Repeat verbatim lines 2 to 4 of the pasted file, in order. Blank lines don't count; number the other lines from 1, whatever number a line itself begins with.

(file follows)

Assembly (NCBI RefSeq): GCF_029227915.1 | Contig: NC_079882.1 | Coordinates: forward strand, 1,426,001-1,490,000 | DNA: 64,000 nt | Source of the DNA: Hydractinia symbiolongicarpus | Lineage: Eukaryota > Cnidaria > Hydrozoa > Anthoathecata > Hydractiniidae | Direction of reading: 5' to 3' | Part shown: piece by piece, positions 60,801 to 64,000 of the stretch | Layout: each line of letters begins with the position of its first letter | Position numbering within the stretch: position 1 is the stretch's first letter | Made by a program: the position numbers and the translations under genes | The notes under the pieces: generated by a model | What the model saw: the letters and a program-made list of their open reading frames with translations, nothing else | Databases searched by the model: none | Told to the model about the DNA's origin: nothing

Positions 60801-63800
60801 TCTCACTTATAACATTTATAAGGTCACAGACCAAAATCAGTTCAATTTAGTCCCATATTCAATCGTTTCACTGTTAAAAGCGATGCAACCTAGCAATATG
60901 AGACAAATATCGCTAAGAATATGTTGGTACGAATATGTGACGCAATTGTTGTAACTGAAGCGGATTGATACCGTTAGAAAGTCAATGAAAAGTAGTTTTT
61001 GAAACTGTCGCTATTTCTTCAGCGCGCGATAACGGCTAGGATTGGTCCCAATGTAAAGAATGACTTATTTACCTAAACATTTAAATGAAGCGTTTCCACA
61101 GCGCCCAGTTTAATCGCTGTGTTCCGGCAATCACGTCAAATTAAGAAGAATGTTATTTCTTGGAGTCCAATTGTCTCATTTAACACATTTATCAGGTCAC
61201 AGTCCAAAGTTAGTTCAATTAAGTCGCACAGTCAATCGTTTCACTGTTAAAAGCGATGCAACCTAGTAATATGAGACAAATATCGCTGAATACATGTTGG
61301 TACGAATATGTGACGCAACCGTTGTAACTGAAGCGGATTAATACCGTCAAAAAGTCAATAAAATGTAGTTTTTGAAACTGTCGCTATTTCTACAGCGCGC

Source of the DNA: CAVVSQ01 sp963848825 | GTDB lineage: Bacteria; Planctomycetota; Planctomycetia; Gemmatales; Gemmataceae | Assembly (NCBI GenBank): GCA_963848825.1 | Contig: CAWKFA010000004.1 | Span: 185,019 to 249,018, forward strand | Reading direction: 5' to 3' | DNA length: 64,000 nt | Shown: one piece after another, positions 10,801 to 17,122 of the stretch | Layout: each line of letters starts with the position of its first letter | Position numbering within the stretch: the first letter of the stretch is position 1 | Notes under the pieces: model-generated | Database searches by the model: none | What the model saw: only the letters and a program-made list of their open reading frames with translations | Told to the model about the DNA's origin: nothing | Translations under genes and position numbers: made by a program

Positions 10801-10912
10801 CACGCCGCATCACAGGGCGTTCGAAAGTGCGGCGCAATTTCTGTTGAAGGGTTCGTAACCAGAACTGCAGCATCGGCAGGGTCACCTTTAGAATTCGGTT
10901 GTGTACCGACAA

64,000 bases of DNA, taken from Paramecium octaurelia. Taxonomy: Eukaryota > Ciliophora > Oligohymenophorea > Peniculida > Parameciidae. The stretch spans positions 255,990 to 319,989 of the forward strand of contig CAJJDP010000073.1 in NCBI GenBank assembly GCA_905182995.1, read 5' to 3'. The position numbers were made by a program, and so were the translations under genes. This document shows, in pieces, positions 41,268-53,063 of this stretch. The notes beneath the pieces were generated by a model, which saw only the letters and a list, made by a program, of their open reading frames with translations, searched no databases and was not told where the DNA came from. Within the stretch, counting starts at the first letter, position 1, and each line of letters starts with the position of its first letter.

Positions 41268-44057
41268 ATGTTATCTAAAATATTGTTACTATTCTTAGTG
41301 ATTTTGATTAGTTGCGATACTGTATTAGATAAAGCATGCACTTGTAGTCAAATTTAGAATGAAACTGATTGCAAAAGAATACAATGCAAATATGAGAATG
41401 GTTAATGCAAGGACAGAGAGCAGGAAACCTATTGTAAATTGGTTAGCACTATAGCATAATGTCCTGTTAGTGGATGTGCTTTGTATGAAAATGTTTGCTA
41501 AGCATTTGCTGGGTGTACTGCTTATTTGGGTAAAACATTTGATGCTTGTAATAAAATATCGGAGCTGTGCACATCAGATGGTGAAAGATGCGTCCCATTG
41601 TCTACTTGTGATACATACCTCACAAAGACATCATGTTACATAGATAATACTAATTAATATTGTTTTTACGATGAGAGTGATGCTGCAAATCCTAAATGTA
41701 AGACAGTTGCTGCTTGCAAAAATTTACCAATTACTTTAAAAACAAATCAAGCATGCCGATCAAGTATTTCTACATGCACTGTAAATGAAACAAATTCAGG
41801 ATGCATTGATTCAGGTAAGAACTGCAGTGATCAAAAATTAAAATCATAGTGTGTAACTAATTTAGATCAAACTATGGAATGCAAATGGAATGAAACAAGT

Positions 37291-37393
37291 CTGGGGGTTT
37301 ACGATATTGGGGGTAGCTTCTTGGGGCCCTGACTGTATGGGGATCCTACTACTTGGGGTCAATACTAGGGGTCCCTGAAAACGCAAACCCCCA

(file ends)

Positions 60801-63800
60801 TCTCACTTATAACATTTATAAGGTCACAGACCAAAATCAGTTCAATTTAGTCCCATATTCAATCGTTTCACTGTTAAAAGCGATGCAACCTAGCAATATG
60901 AGACAAATATCGCTAAGAATATGTTGGTACGAATATGTGACGCAATTGTTGTAACTGAAGCGGATTGATACCGTTAGAAAGTCAATGAAAAGTAGTTTTT